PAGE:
Steve Jobs: the ultimate brand leader
Apple’s CEO Steve Jobs is the ultimate brand leader in my eyes. There is no better example of leading through actions, not words. He doesn’t tell people about the Apple brand. He IS the Apple brand personified. Jobs has just been named CEO of the decade by Fortune magazine, and the fascinating articles in this special issue give some great insights into his brand leadership and the stunning results it has produced. I share a few of my favourite highlights below.
Jobs’ transformation of Apple is truly remarkable. Try and get your heads round these numbers:
– Market capitalization in 2000 = $5billion
– Market capitalization in 2009 = $170billion
– Increase in market cap = 3400%
This vertiginous climb out of the depths of despair has been achieved by transforming not one, or even two, but three industries: personal computers, music and mobile phones. You could even say four if you add retailing. And five if you add what he did with Pixar in digital animated movies.
Leader, not follower
Don’t let people kid you that Apple are a challenger brand, focusing on ‘thought leadership’, and content with a small market share. Jobs is a brand leader. And Apple is a Leader Brand. In 2001 Apple had a paltry 2% of the U.S. PC market and it now has 9%. But that’s not the real story. In high-end computers over $1000 it has a 90% share, according to NPD group. Apple has a dominant 73% of the U.S. MP3 player market. Jobs has focused on market segments where Apple can lead.
Still ‘making pots’
Business people all start out ‘making pots’. In other words, they learn
a craft, whether it be marketing, product design or law. Over time,
many leave behind their craft, and ‘run a pottery’, often losing touch
with the customer and market. In contrast, Brand Leaders like Jobs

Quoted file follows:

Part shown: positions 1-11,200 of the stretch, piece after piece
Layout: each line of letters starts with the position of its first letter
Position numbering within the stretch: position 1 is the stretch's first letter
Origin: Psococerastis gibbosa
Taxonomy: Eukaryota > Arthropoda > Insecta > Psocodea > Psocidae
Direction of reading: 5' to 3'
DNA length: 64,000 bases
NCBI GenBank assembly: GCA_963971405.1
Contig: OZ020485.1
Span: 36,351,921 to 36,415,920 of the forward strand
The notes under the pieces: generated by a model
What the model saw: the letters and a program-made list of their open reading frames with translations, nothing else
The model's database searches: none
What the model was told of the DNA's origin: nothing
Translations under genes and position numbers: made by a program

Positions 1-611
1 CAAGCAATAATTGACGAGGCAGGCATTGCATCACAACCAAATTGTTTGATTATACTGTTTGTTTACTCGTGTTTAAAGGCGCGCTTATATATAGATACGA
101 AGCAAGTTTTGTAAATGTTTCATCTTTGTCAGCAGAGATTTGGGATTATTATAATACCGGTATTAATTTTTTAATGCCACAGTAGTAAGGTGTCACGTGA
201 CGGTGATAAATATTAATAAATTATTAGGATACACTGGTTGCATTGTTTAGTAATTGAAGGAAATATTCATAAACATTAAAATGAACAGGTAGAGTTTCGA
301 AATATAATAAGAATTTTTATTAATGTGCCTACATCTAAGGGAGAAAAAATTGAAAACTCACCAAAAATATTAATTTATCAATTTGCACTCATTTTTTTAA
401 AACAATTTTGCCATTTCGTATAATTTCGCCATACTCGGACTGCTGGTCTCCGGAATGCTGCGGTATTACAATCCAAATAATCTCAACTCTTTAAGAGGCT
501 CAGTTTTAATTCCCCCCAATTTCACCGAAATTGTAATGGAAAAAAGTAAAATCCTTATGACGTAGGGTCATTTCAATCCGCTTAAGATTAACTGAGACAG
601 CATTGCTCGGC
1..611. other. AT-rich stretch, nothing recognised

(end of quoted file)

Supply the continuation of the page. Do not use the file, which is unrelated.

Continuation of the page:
‘keep on making pots’. He still has a passion for the product and the
marketing 33 years after starting Apple in his family's garage (see below); his remains a master-craftsman at heart. Fortune say ‘Jobs
manages the money, the messages, the deals, the design, and more. The
rare pairing of micromanagement with big-picture vision is a Jobs
Consumer empathy, not consumer research
According to Fortune, Jobs ‘does not pay attention to consumer research’, but he does ‘work slavishly to make products customers will buy’. He does this by using highly tuned intution about consumers, what we call ‘consumer empathy’. The article goes on to say ‘Jobs serves as a one-man band of consumer research.’ Part of his approach is picking up on things he sees at ‘the periphery’ of the market, and having a knack for knowing which will become big in time.
Follow the money
A common mis-conception is that Jobs is a maverick creative with little time for numbers. In fact, Fortune says ‘Make no mistake: Jobs is all about business. He’s grounded in reality, closely monitoring Apple’s operational and market metrics’.
In conclusion, Jobs is an inspiring example of brand leadership. Have a clear and compelling vision, but also a determination to turn this into action that drives growth. Keep one eye on the numbers, and the other on the craft of product design and marketing. And keep the passion burning throughout your career.